The second is that we tend to place a higher value on something that has a higher price.
Think about it. Even the most expensive Starbucks or Costa is a fraction of this price, which already has a pretty high value perception (whether you like the coffee or not, the perception of value is associated with holding the ‘cup’ as much as anything).
So our brains automatically associate high price with high quality. Difficult to turn down.
I got this when I traveled through Bali and visited a native coffee plantation there. It’s amazing how they harvest it.
The coffee beans are collected from the droppings of a wild cat-like animal called the Luwak. It’s a cute little forest animal that lives near to coffee plantations. The best thing is that these guys are really fussy eaters meaning that they only dine on the best, tastiest and ripest coffee cherries that means the coffee itself tastes like nothing else!
This section is less an introduction of a new trigger, more a confirmation of the previous ones and is building credibility.
Technically you could argue that I’m employing the principle of Authority by displaying my ‘deeper knowledge and expertise’ about coffee production.
We’re conditioned to follow authority. Even those that rebel against it will still take into account the source from where information is coming from.
The more we believe the source to be credible the more likely we are to trust the information. So we tend accept the wisdom of someone with a higher level of authority than ourselves.
Partly due to our desire to be liked, partly due to the implied ‘power’ this status carries, and partly down to us being intuitively aware that we can’t know everything so will surrender to the greater knowledge of an authority figure.
Just think boss, parent, teacher or Police. Whilst you won’t always agree with a request asked of you from one of these, 9 times out of 10 you’ll do what is asked. Unless of course you have a real issue with authority!
There is also the ‘like’ factor at play with authority. Do you think an ‘expert’ would like you challenging their every comment or suggestion if you have no knowledge of the subject? That’s a sure way to hack them off and ensure they don’t like you.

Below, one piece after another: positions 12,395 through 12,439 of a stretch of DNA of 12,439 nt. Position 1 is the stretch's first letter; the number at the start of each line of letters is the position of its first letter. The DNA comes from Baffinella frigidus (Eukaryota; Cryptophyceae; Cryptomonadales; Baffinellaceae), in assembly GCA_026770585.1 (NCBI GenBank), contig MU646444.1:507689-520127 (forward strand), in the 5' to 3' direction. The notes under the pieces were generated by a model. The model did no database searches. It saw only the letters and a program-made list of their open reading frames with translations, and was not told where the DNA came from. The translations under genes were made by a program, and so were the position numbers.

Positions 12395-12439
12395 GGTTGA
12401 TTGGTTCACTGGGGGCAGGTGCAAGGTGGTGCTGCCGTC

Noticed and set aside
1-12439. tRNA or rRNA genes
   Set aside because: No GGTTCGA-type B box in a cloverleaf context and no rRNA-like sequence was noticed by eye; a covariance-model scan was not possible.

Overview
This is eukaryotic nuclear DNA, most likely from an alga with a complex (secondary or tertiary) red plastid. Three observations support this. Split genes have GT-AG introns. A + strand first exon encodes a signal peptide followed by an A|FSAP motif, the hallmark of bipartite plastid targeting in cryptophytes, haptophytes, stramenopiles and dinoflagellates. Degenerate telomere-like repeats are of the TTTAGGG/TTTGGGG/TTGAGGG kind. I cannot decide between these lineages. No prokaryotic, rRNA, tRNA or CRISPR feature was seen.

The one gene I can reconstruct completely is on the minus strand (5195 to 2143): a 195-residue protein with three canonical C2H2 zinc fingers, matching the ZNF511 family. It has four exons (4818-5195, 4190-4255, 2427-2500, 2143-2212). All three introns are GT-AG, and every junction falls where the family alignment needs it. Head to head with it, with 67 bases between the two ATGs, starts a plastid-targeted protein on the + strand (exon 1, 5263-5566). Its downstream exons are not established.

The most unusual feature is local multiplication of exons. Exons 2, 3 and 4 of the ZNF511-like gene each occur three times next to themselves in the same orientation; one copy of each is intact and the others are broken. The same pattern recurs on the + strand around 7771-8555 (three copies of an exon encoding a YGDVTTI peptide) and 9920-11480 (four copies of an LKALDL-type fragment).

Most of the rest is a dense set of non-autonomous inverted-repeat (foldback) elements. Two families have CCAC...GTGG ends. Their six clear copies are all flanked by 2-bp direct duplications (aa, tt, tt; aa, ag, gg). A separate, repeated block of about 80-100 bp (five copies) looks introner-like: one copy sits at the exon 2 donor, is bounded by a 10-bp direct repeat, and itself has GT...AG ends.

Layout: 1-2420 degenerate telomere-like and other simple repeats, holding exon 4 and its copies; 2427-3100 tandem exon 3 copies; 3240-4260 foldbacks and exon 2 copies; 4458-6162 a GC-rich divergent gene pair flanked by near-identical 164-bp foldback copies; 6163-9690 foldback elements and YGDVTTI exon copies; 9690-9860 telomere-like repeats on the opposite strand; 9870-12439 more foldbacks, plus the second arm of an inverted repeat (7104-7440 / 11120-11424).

Even if you were right, there is a tendency for all ‘experts’ to become blinkered by their own knowledge by dismissing conflicting or complimentary evidence to their point of view.
That’s why so much innovation comes from ‘tinkerers, inventors and whizz kids’ over Professors (Google, Facebook, the first manned flight for example).
The latter has more to lose, not just in terms of professional standing, but from a deeper level that is rooted in the principle of consistency, as previously discussed.
Sorry, back to the Coffee story!
I’m also re-enforcing the quality factor. ‘Fussy eater’, ‘best, tastiest and ripest’ and ‘taste like nothing else’ provides further credibility to my point.
I know it sounds a bit weird, but don’t worry, I promise it’s amazing.
Here I make you a public promise. So I’m in effect removing your risk.
We know intuitively that most people don’t want to be seen to make the wrong decision or look silly. We believe it means that we loose credibility in the eyes of others. We’re back to the acceptance/protection point again.
By making this promise I’m handing some of the power back to you. Now you know if I’m talking rubbish, you have a way out.
You can still spit the coffee all over my living room and I’d have no real comeback. I promised you it would be amazing!
Ok, that’s where we break for this week. As you can see there is a lot that can be taken from a very simple story.
Part 3 is where everything comes together. We tie up all loose ends and like all good stories there’s a killer twist at the end.
So don’t miss it!